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ISF Announces Olympic Reinstatement Campaign

 

The International Softball Federation (ISF) launched its campaign to get softball reinstated for the 2016 Olympic Games on Wednesday by unveiling a new look and a 10-point blueprint. 

ISF President Don Porter launched the two-year initiative at a press conference at the VIII Junior Women’s World Championship. The campaign is supported by a new-look logo that is a contemporary design of a softball, in the five Olympic colors, above the campaign name Back Softball. 

Porter also unveiled a 10-point blueprint for theBack Softball campaign designed to improve the sport even further across the criteria the International Olympic Committee (IOC) uses to assess sports for the Olympic Programme. 

The International Olympic Committee meets in October, 2009, in Copenhagen for the 121st IOC Session and will vote then on the sports to be included on the Olympic Programme for the Games of XXXI Olympiad in 2016. 

Within the Back Softball blueprint, the ISF pledges to: 
• Increase the number of National Softball Federations from 128 to 150 by 2009. Porter revealed that in the last few weeks two more nations had applied for, and will be granted, National Federation status: Sierra Leone and Jordan. 

• Increase the number of worldwide softball participants — especially youth — to an estimated 12.5 million, an increase of 25%, by 2009. 

• Increase the number of federations across the Middle East with an emphasis on providing women and girls in the region with an accessible and acceptable route to sporting participation. 

The blueprint is based on the recommendations of the ISF Strategic Task Force (an advisory group comprising key opinion formers and decision makers in the Olympic Movement) which has met twice already this year. 

Commenting on the blueprint, Porter said, “The decision by the IOC in 2005 to exclude softball from the Programme for London 2012 was a wake-up call for our sport. We have since widely consulted the Olympic Movement and have taken on board some very valuable advice. Today is a reflection of that advice as we lay out our plans to meet and exceed the IOC evaluation criteria.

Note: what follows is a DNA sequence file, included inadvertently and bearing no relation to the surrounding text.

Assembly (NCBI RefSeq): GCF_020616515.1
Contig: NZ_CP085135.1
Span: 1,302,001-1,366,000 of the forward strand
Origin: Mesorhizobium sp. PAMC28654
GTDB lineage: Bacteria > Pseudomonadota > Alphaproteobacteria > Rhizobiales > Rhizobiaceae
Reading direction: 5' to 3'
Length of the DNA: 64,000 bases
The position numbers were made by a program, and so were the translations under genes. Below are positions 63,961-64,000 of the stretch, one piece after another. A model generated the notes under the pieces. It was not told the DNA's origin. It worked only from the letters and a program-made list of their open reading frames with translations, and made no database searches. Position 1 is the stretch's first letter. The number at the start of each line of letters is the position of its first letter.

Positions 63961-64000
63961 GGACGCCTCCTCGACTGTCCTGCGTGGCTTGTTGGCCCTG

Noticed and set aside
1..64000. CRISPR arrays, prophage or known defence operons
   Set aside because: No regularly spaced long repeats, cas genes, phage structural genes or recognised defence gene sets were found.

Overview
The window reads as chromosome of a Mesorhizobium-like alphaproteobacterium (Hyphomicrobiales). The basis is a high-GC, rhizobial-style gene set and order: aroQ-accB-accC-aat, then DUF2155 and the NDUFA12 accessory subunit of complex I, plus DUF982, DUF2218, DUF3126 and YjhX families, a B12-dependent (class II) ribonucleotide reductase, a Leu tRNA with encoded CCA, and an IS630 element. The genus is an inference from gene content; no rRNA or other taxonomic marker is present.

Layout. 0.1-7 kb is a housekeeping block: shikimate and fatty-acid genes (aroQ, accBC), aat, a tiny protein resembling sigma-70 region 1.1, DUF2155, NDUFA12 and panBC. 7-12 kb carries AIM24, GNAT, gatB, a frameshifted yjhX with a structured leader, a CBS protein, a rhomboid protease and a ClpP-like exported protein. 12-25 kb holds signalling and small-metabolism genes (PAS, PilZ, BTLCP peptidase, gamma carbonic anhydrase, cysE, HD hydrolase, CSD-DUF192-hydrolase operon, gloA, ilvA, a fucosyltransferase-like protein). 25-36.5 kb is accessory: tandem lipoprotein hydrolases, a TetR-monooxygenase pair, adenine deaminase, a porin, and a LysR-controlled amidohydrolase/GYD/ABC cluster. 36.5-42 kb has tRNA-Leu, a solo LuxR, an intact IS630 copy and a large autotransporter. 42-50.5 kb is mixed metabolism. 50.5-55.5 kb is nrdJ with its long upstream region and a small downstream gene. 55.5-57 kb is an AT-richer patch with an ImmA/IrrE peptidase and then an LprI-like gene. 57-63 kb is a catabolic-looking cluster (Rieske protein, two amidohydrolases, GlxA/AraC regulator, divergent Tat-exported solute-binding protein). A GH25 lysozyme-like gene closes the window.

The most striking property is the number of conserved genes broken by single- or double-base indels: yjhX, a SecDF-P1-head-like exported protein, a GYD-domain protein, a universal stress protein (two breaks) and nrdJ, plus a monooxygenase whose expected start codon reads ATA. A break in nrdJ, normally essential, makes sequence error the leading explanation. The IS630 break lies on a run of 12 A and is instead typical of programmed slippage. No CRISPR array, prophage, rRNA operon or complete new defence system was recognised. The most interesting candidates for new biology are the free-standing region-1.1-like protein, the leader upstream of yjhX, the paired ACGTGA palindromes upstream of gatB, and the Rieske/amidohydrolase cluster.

“In particular, we are looking to increase the number of young people playing softball across the world as well as help more women and girls play sport across the Middle East and other similar societies. That is why we welcomed the recent application from Jordan to set up a national federation. This will be the first of many new softball federations in the Middle East.” 

Porter also announced that the ISF will have several campaign surprises in the next two years, which could include appointing a campaign director from Europe and setting up a Back Softball campaign headquarters in Lausanne, Switzerland. 

Porter concluded, “Two years may seem like a long time, but in campaigning it’s just enough time to make some real improvements and then communicate them. This will be an action-orientated campaign. Through this initiative, we are also internationalizing our administration. For example, we’ve talked about setting up the campaign headquarters in Europe, run by a multi-lingual Back Softball campaign director. Even the designer of our new campaign logo was chosen from Valencia in Spain. 

“There will be a series of other announcements about our campaign over the coming months. We will be focused, dynamic, and flexible. Many people firmly believe that softball is a real asset to the Olympic Movement. Today is the start of proving just how much of an asset we will be in 2016. We are in this to succeed.” 

Softball has been a prominent sport on the Olympic Programme from 1996 to Beijing 2008 and was the first sport to successfully run a test event for Beijing during the ISF’s XI Women’s World Championship in August/September 2006.